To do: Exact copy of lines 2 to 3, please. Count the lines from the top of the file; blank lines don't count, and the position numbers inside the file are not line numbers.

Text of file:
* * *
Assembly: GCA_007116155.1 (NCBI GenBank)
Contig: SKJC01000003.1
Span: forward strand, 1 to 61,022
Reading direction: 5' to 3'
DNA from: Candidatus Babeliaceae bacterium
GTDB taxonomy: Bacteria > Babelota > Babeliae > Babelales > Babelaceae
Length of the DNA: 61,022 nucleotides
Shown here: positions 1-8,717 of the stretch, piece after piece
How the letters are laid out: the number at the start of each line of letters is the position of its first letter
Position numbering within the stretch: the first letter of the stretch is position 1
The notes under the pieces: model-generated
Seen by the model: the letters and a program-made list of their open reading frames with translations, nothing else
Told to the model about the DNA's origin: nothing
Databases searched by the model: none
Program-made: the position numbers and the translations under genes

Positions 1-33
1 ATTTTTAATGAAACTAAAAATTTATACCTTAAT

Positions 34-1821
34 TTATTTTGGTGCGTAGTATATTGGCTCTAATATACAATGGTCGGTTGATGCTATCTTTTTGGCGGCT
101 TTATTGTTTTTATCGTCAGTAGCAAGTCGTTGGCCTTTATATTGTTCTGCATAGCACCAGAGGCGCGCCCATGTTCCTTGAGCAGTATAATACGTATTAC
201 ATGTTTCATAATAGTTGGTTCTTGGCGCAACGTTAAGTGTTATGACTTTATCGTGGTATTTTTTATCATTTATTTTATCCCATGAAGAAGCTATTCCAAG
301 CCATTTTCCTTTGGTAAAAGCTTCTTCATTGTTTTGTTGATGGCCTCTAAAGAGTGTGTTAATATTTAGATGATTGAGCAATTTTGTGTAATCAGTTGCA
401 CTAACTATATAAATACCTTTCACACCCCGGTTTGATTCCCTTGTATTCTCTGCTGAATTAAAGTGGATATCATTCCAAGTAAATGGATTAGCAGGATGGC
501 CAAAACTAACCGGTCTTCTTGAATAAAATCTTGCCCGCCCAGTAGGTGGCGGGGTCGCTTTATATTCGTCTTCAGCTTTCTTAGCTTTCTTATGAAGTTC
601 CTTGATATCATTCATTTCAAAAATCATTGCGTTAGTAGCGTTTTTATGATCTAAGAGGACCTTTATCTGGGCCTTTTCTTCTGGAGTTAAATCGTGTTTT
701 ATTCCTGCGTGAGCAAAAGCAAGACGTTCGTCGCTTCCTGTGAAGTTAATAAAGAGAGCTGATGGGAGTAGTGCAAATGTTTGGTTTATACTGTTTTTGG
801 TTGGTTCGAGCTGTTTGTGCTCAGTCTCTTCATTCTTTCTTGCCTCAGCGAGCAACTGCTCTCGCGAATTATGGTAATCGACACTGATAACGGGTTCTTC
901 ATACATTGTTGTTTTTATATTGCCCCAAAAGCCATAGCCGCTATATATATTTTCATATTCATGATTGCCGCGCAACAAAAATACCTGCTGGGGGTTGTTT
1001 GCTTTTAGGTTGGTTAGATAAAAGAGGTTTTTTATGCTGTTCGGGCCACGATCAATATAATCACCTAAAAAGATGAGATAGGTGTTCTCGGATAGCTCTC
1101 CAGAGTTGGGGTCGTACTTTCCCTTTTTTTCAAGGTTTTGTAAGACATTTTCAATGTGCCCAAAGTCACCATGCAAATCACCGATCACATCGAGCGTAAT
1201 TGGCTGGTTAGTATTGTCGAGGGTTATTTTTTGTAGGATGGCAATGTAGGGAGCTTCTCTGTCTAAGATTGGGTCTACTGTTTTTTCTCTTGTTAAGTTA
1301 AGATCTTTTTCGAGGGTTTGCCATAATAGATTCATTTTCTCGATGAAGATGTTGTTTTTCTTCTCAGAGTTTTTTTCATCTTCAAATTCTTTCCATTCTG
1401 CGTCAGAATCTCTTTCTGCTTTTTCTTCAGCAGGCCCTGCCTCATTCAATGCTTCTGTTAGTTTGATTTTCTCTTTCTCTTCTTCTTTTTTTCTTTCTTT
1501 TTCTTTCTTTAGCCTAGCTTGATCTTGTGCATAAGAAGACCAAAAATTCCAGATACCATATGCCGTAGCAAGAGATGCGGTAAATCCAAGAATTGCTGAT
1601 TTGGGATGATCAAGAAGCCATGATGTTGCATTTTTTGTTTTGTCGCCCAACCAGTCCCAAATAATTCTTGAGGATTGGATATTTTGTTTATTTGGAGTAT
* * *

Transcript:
Contig: SKJC01000003.1
Span: forward strand, 1 to 61,022